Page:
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If you can't understand how Instagram 'influencers' make millions, good luck with these virtual ones doing even better
Marketing is getting weird in 2020
Comment While the number of so-called "influencers" on Instagram has rocketed a new trend may leave you scratching your head even harder: the arrival of "robot" or "virtual" influencers.
What are we talking about? CGI-created characters – some cartoonish, some strikingly realistic – that have their own accounts on the social media network and are the new hot earners, making upwards of $6,000 per post, usually for holding or wearing something from a sponsor.
The top earner, according to research and stats compiled by online retailer OnBuy, is a hyper-realistic skinny model called Lil Miquela who has around 2.5 million followers and is making $11.7m a year by posting pictures and short videos of herself.
Second comes Noonoouri, who is far more cartoonish, with an oversized head and eyes in a style popular in Japan, who is expected to make $2.6m this year by posting pictures online. And there are another seven of these virtual influencers making over $45,000 a year.
And if that makes no sense to you – that a fake person can earn more than an actual person doing daily work by occasionally posting images of themselves online – we don't blame you.
The truth of it, however, is that it's all product placement and stealth advertising in an era where the customers for many types of goods no longer watch TV or read magazines but view YouTube and scan Instagram. And the companies selling those goods need to find where the most eyeballs are. It's marketing by CG artists.
Real people, real money
By far the biggest earners for product placement on Instagram are global celebrities, typically musicians, movie stars and sporting heroes: Ariana Grande, Dwayne Johnson, Cristiano Ronaldo, and the like. The money is almost entirely connected to the number of followers, and Ronaldo has 235 million of them. But rather than pay someone like Ronaldo to do a photoshoot with their product and then pay a magazine to feature the image in their high-end magazine, advertisers these days cut out the middleman and get the star themselves to post the image on their Instagram feed.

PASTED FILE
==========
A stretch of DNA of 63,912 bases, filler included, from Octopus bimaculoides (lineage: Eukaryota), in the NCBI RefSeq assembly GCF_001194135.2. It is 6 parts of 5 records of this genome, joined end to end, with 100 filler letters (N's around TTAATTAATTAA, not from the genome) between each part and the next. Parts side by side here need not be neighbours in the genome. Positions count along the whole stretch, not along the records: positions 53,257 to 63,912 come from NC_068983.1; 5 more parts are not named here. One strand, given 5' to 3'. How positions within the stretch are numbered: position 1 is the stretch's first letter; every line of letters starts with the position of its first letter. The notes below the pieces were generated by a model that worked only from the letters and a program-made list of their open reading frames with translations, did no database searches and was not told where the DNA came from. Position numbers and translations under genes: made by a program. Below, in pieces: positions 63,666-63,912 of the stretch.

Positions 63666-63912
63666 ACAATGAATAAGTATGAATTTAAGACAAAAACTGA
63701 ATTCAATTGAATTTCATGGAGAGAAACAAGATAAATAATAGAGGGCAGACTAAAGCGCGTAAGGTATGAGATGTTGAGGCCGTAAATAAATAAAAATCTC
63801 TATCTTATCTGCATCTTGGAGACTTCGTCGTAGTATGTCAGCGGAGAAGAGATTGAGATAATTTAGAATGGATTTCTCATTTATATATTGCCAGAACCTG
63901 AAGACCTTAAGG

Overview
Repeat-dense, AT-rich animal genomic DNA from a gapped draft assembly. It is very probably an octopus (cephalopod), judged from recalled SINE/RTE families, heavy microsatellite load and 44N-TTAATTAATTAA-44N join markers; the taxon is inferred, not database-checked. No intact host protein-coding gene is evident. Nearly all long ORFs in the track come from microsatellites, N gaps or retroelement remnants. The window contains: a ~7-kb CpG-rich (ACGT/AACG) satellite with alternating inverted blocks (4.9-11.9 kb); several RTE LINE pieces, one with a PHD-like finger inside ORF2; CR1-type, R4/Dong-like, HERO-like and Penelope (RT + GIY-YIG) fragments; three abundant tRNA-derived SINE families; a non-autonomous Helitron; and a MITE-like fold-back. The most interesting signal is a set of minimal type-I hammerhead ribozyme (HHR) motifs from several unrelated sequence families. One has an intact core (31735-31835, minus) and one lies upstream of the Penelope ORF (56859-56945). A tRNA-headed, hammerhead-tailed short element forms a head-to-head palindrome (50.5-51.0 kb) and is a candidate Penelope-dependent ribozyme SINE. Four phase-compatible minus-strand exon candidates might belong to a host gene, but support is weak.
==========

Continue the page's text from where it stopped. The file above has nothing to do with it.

The money, at first glance, appears to be obscene. Ariana Grande, for example, makes around $500,000 for each sponsored post. But then, with an estimated 1.55 per cent "engagement rate" for each post for her 197 million followers, that means that over three million people actively interact with or respond to pictures featuring a company's product. And that, marketers have decided, is a good return on investment.
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But back to the virtual influencers. How on earth does a CGI character that doesn't have several award-winning albums, massive blockbuster movies, or dozens of mind-blowing goals become an "influencer" in the first place?
And the answer is a carefully cultivated image. The top two robots, Lil Miquela and Noonoouri, apart from having visually appealing pictures – something that is much easier to do when they only exist inside a computer – have built up an Instagram following by jumping on board social trends like #BlackLivesMatters and posting messages designed to get young people to like and follow them.
Lil Miquela has taken things a step further: the people behind her have used Hollywood-grade CGI software to animate her in a hyper-realistic way. They have kept tight-lipped about the details, not wanting to ruin the illusion, though the company behind it – Brud – has hired real models (some say British model Emily Bador), put them in the image-capture suits used in movies, and had them dance and move, then used that to create realistic-looking videos.
Recently they have even branched off into music and music videos. It's not great music and they aren't great videos – often only a few seconds long – but let's be honest, popular music has always been about the image more than the music.
All in the look
While Lil Miquela is the equivalent of a live photoshoot, with real backdrops, made hyper-real by graphics, Noonoouri is like a printed magazine ad – all style and look. Of course, advertisers will pay to have their brands associated with the next cool thing.
The company behind Lil Miquela, incidentally, currently dominates this strange market. In the top 10 virtual influencers, it is also behind another two of them – a white, blonde girl called Bermuda and a young black man called Blawko. The company has its creations interact with one another leading to even more ridiculous situations by creating a kind of virtual soap opera.
If there is semblance of sanity in this whole thing, it's that the prevalence of these virtual influencers – and, in fact, the number of real influencers – is extremely small. While there are 10 CGI models that make more than the average American, there are tens of millions of real people earning that amount by doing things other than posing with other people's products. ®